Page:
Rebecca: The private sector can play an enormous role in advancing women’s economic participation. In West Africa, not all businesses have taken up that call. Why do you think this is, and what will the Trade Hub do to grow the private sector into an area in which women can thrive economically?
Chioma: The private sector is and should be an essential ally in advancing the women’s economic empowerment movement. The private sector has an extraordinary leverage that can help balance the equality scale because they employ a significantly higher proportion of the labor force than the public sector, and their value chains touch all strata of the economy. They have enormous power to bring about transformative change through inclusive hiring and promotion policies, market expansion, workforce development, and procurement spending, but in West Africa this idea hasn’t yet taken off. Depending on the context, the private sector is faced with unique challenges, such as limited access to resources, cultural bias and limiting regulations.
Rebecca: Do you think given the current COVID-19 crisis is going to make more female-owned firms vulnerable to going under?
Chioma: The general sentiment is that whatever the impact of COVID-19 on businesses, it will be even greater for those owned by women. The impact of the COVID-19 pandemic is not gender neutral, as it affects men and women differently.
But because women have historically faced difficulties in running businesses whether because of cultural norms or other factors, they will be left with even fewer options and thus are at a higher risk of bankruptcy. As schools and childcare facilities close in response to COVID-19, women are further burdened with increased childcare responsibilities. And when quarantines are in effect, the risk of domestic violence against women increases while support services for victims decrease. In my opinion, the coronavirus pandemic threatens to undo much of the progress female entrepreneurs have made over the years.
There is an ongoing national survey on the impact of COVID-19 on women-owned businesses in Nigeria managed by Nigeria’s SME Impact Investment Platform and the Nigerian Association of Chambers of Commerce, Industries, Mines and Agriculture, in collaboration with the Federal Ministry of Women Affairs. The survey examines how the crisis is affecting women entrepreneurs. It also provides the opportunity for SME’s owned by women to make policy recommendations for considerations by relevant authorities such as the Small Medium Enterprise Development Agency of Nigeria (SMEDAN), Central Bank of Nigeria (CBN), and the Bank of Industry (BOI). The Trade Hub is collaborating with the organizers to get data that can better inform interventions.
Rebecca: If so, what makes female-owned firms more vulnerable?
Chioma: Women entrepreneurs are often discriminated against when attempting to access credit. This will be a challenge as credit will be of paramount importance in the survival of firms and businesses in the wake of the pandemic. Without open and favorable lines of credit, many female entrepreneurs will be forced to close their businesses.
In a recent webinar hosted by the Lagos Business School (LBS) with the theme Maintaining supply flows through disruption, a financial analyst opined that inflation will rise to about 19 percent given the devaluation of the Naira and the government’s inability to manage it. The implication is higher interest rates, decreased purchasing power by citizens and another wave of poor revenues by companies. Because the government does not have bailout capacity, I do think that many companies will go under, including women–owned companies and small holder farmers.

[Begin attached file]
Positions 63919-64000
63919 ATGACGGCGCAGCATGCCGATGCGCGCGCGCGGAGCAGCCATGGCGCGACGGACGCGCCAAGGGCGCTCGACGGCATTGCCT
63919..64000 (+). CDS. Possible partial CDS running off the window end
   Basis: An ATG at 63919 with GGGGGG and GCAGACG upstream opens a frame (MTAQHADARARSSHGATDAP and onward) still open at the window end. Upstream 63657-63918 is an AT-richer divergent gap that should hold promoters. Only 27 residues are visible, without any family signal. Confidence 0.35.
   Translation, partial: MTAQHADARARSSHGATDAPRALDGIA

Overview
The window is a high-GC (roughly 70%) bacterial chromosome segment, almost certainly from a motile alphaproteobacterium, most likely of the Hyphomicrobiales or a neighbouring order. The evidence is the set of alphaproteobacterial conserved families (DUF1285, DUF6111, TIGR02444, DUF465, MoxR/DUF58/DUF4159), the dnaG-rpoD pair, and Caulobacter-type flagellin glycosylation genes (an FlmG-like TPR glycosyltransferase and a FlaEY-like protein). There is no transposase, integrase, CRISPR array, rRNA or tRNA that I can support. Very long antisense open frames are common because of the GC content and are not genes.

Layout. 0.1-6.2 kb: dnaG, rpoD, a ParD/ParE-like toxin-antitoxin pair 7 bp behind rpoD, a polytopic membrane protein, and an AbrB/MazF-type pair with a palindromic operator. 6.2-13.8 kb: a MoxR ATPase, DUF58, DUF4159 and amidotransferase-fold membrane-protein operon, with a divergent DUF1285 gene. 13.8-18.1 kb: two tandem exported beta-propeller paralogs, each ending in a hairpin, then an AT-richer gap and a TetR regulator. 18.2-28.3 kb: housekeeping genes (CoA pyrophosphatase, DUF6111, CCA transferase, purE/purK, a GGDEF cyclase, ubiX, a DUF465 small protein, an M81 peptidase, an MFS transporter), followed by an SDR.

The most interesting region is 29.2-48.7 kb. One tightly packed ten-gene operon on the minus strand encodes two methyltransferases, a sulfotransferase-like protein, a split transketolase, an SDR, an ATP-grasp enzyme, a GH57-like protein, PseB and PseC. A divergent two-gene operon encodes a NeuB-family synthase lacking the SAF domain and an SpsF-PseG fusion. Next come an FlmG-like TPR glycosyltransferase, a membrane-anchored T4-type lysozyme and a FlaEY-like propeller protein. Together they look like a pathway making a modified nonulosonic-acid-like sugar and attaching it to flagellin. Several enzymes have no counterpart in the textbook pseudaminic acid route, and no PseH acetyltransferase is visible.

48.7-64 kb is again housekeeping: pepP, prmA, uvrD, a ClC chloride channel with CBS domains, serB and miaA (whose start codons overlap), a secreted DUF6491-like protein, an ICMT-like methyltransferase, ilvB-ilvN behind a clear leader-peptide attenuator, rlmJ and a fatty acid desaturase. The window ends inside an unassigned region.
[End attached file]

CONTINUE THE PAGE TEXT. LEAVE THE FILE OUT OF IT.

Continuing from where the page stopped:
Rebecca: How can the Trade Hub pivot its planned activities to be more responsive to the immediate needs of female-owned businesses to ensure that they don’t go under at a faster and higher rate than male-owned firms?
Chioma: As stated, even without the pressure of the pandemic, women still experience serious challenges when seeking capital, loans and other financing that they need to start and grow businesses. When it comes to finance, women face hurdles from the lack of collateral to discriminatory regulations and gender bias. The Trade Hub will continue to ensure that it upholds its mission to empower women during these uncertain times.
For instance, the Trade Hub is continuing to support initiatives that foster collaboration and networking opportunities among women entrepreneurs. Collaborating with other women, being part of networks and communicating more with others is vital to helping women gain the confidence to start their own businesses. In Nigeria, networking and non-profit organizations like Women in Management and Business and Public Service (WIMBIZ) among others are playing a strategic role in supporting and boosting female entrepreneurs.
Rebecca: In economic downturns in the past, women often have been the first to leave the labor force. But when the economy picks up again, men assume women’s jobs and women aren’t able to regain the status in the labor market they once had. Do you envision something like this happening in the countries where the Trade Hub works?
Chioma: Knowing that economic downturns have disproportionately affected women in the past, in West Africa with the Ebola crisis and others, we do expect COVID-19 to impact women’s economic gains. While the Trade Hub may not be able to predict the extent of the fallout from the pandemic, it will ensure that partners retain women’s productive participation in the labor force.
Through the co-creation process, the Trade Hub is negotiating with partners for the types of changes that need to be made in ￼proposals in order to address identified gender constraints and will consider COVID–19’s impact on the private sector when making these assessments and recommendations in the future.